There is popular support for a sculpture garden park at 249 N. Main Street. More than 110 individuals have endorsed the park on the website OregonSculptureGarden.org, with five new endorsers in the last few days.

They support the positive idea of creating a unique environment to bring together artists, gardeners, students, teachers, businesses, service clubs, and other volunteers.

All Oregon citizens will enjoy this connection between art and nature: adults, children, seniors, individuals, families, hikers, bicyclists, picnickers, dog walkers, environmentalists, art lovers, and garden enthusiasts. More than 40 businesses and organizations have also endorsed this park because they know it will bring customers from outside of Oregon to our downtown.

Many endorsers have enthusiastically said they want to help build and maintain the park. Many want to join the friends group, advisory board, arts committee, or garden committee.

Derek Below, a Village Board trustee, has injected negativity into this exciting project. Unfortunately, rather than debate ideas, he has attacked the character of people whom he doesn’t agree with, including fellow trustees. This kind of behavior is unethical and needs to stop now. It tarnishes Oregon and undermines our village government.

I have personally known Rae Vogeler and Trustee Michael Wunsch for many years. Each of them has an admirable character, spirit of volunteerism, and level of honesty beyond reproach.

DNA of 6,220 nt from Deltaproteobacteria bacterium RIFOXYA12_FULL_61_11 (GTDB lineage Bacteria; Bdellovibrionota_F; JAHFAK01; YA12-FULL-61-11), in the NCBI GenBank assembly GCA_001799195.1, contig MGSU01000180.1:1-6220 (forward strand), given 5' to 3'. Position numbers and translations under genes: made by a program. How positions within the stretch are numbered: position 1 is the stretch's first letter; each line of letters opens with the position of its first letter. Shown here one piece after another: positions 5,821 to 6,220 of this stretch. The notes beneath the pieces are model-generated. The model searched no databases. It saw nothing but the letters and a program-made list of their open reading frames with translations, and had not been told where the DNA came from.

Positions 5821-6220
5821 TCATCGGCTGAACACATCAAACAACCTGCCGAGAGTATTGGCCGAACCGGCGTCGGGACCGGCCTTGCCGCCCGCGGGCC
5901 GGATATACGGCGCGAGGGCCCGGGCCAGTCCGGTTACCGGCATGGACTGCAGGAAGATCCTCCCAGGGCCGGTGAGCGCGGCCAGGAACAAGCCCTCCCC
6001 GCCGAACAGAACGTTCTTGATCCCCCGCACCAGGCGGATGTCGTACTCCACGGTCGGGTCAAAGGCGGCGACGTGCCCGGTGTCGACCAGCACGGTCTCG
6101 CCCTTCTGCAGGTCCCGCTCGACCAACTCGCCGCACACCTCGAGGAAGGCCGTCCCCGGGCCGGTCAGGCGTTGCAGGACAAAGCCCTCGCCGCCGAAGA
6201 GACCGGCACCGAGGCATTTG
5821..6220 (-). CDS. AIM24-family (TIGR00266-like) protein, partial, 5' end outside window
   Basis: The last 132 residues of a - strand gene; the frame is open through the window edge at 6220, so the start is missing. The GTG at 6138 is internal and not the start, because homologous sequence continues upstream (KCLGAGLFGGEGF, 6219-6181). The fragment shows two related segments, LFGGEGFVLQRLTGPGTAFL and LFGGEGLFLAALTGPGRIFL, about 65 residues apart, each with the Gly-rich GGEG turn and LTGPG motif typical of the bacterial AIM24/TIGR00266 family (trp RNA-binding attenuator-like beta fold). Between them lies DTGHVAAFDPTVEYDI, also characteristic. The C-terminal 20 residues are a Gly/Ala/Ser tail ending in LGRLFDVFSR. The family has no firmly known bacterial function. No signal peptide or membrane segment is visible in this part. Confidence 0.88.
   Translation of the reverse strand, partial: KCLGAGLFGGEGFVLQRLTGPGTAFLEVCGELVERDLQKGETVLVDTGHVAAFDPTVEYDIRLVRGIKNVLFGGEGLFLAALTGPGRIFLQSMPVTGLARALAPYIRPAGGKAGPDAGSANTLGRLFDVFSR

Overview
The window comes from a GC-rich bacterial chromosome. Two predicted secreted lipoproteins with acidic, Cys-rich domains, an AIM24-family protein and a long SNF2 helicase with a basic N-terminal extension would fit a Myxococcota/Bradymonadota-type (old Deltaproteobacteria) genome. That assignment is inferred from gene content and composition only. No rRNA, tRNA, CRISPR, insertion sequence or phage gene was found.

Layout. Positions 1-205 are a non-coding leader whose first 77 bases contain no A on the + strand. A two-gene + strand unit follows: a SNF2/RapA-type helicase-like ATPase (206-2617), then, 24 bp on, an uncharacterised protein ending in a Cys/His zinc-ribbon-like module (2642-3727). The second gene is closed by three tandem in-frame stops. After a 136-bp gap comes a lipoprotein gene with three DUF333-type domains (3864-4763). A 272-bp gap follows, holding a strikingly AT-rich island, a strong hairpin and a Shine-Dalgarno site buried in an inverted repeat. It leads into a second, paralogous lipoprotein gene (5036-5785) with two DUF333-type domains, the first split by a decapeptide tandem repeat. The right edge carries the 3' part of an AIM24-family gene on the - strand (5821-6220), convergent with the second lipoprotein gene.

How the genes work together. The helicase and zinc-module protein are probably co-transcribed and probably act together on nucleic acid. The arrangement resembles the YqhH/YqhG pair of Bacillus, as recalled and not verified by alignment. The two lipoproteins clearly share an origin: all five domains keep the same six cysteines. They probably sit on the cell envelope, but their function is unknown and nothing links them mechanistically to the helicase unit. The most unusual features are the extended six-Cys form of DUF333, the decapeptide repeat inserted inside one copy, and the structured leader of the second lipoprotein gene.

We, as a community, need to move on from Below's unseemly behavior and continue to imagine the kind of place we want Oregon to be: a vital and thriving town that believes in civility, respect, and working together.

Other towns have established community sculpture parks that have revitalized their downtowns. Eau Claire's Sculpture Tour has boosted sales for local businesses and added to the overall quality of life since 2010.

Stevens Point's Sculpture Park, operated by an all-volunteer committee for 12 years, has been an incredible asset to the city, improving people's health and wellness, engaging the community in lifelong learning, creating a sense of place, and helping tourism.

Red Wing, Minnesota recently began their Art Walk. In 2021, even during the pandemic, Red Wing businesses had their best year ever due to their sculptures and downtown programs. The day after Thanksgiving, downtown Red Wing took in $500,000 in sales, attributing much of their success to the sculptures that drew people to the downtown.

A beautiful community park is the highest, wisest, and best use for the property at 249 N. Main Street.

Wendy Powers

Oregon

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